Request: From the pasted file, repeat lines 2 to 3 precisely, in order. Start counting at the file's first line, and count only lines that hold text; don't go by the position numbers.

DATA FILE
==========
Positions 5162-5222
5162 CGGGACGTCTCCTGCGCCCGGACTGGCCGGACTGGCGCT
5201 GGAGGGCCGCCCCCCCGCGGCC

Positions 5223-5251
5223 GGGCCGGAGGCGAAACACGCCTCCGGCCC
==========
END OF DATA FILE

5162 CGGGACGTCTCCTGCGCCCGGACTGGCCGGACTGGCGCT
5201 GGAGGGCCGCCCCCCCGCGGCC